• For rooftop solar, there is a fair case to be made that the overwhelming majority of people will never enjoy the benefits of overpriced rooftop solar systems, perhaps at the rate of 95% versus 5%, when utility scale projects, and large commercial solar arrays are much more economically viable and would benefit all utility rate payers. Fortunately, the ITC also does apply to those. On the whole, if solar is a desirable social benefit, it makes more sense to subsidize $1 (or less) per installed watt utility scale solar that benefits all consumers than $3 a watt rooftop solar that benefits only one home owner at a time. The utility subsidies via net metering make the distortion only more extreme, once they exceed the level of net benefit to the overall operating cost for a utility.
  • It is especially heinous if even NREL, a government agency, finds that solar PPA and leases are by and large a raw deal for consumers, and these are enabled by the ITC, when it could be structured much more effectively by tying subsidies to results, not on spending.

The medical industrial complex

At this point, Martin Shkreli and Michael Pearson (Valeant) are merely poster boys for the greater issue of the total dysfunctionality of the unsustainable big pharma model of medicine, in which disease management is profitable and healthcare is not. Value extraction is the name of the game, from the consumers directly and indirectly (via medical insurance), and also via taxes. I will cite some observations in bullet form:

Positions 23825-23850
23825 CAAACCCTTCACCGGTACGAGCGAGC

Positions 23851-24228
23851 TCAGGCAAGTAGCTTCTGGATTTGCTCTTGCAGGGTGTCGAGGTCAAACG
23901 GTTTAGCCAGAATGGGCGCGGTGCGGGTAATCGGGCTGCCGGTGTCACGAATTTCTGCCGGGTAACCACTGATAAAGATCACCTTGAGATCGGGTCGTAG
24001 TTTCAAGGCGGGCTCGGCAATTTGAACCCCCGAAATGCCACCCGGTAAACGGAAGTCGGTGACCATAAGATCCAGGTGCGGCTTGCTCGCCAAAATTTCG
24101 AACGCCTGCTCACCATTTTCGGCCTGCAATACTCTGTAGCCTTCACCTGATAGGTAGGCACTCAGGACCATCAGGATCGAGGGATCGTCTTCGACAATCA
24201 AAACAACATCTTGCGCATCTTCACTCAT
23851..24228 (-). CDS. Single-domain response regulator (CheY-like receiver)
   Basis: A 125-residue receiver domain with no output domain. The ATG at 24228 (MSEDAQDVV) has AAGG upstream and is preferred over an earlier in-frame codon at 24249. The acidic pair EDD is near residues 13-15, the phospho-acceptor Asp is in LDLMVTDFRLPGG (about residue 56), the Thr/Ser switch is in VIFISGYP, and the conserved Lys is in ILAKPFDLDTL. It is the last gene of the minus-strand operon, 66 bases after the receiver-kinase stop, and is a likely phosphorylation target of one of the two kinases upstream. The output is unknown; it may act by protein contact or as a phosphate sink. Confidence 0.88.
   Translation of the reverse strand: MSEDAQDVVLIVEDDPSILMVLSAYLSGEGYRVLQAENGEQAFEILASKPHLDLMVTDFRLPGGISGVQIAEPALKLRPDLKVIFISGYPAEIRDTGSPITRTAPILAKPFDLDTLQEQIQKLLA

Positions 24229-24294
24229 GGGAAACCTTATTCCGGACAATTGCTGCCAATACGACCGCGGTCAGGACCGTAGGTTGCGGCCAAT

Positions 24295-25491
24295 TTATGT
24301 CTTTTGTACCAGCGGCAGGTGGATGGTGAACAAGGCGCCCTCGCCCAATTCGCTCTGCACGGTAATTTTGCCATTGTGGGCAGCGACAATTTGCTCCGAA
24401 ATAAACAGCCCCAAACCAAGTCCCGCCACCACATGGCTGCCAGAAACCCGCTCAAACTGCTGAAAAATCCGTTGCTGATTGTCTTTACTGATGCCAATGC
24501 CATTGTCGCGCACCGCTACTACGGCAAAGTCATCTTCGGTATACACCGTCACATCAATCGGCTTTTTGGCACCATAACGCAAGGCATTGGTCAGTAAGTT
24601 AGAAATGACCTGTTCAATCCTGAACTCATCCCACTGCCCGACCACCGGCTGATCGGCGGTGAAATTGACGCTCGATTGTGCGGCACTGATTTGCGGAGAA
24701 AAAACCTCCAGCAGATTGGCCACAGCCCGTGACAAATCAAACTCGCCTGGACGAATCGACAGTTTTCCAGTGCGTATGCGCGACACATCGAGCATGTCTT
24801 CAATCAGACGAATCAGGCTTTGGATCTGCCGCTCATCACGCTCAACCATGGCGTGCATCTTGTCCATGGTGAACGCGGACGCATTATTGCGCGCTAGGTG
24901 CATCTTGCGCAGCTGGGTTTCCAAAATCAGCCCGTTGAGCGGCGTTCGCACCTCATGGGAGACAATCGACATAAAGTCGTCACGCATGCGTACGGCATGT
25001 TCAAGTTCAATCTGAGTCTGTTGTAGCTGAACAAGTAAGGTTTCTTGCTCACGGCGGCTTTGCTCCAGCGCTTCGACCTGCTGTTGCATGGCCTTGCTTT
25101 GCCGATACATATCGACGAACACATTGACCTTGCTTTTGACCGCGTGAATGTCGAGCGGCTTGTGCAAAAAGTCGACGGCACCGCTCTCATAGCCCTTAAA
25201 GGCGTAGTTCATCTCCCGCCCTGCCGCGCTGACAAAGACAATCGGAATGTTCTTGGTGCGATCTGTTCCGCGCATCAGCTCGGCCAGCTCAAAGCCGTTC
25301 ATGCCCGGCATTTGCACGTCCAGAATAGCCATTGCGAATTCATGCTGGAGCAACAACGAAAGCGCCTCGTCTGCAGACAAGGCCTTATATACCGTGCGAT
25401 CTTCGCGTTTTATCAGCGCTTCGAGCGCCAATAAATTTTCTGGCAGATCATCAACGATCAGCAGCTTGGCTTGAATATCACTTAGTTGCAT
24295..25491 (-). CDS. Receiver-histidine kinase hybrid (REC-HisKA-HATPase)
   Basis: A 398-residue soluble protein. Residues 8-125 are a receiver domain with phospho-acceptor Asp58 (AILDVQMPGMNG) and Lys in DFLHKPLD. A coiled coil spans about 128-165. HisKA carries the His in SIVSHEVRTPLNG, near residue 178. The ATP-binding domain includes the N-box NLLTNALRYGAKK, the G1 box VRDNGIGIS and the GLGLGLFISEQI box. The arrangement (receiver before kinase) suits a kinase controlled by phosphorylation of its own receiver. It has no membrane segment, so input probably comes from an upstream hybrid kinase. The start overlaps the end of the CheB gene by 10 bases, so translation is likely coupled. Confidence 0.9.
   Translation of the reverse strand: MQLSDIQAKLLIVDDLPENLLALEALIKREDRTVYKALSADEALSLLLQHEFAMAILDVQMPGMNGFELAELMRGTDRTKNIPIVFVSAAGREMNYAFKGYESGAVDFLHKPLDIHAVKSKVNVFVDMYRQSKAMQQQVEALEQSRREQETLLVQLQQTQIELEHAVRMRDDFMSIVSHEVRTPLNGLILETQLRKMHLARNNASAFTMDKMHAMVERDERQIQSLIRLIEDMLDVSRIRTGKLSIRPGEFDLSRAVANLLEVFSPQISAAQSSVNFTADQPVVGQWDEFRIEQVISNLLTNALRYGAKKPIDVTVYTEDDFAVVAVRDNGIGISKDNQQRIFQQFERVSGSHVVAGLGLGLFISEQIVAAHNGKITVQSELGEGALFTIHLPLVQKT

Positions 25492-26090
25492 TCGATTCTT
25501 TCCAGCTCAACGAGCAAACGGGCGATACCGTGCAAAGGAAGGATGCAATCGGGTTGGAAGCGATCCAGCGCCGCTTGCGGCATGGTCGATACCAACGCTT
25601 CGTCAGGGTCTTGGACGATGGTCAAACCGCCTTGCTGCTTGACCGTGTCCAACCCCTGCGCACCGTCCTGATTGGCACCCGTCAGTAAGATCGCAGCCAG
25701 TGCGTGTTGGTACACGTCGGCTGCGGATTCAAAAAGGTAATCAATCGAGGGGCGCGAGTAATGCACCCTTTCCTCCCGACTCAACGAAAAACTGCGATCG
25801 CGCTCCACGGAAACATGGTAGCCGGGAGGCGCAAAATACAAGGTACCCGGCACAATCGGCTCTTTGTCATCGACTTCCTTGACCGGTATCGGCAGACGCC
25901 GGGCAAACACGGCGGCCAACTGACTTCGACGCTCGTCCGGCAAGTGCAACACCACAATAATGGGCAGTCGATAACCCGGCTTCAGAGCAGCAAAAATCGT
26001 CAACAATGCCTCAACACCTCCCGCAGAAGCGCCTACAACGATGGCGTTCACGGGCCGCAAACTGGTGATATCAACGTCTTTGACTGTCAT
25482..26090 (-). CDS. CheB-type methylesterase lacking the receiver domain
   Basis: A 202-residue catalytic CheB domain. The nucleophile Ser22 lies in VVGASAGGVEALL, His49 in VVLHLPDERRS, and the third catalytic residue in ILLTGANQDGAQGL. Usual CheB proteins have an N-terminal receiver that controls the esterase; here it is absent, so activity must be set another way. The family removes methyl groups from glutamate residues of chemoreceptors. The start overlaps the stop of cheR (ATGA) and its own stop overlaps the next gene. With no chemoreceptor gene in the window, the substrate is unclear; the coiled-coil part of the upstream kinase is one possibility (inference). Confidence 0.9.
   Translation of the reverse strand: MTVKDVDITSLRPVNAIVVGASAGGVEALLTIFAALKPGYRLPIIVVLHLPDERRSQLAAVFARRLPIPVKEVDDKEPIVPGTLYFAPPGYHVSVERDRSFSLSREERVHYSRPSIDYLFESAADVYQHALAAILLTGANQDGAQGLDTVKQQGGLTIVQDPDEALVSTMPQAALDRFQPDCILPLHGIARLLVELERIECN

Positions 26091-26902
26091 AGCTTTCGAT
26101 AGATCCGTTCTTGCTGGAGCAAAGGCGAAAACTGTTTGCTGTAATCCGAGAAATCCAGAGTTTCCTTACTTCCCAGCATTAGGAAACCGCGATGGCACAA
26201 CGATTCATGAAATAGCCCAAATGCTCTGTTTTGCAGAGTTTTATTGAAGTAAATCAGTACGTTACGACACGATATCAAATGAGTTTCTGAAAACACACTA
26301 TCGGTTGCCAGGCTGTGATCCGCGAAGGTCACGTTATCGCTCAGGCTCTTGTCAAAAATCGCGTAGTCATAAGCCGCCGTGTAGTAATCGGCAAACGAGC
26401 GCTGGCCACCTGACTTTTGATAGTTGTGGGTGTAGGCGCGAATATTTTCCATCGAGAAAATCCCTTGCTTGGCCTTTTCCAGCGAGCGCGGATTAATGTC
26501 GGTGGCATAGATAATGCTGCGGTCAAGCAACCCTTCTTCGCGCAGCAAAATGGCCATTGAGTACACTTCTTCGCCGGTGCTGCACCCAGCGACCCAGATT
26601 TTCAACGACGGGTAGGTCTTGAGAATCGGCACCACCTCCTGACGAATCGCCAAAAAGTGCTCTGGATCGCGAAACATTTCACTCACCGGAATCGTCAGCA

• This marvelous article in US News and World report on the plant-based diet, by Susan Levin, the director of nutrition education at the Physicians Committee for Responsible Medicine, sums up why the Standard American Diet (SAD) is the single biggest healthcare cost we have, and it can be eliminated at will. Adopting a plant-based diet could eliminate trillions of healthcare spending.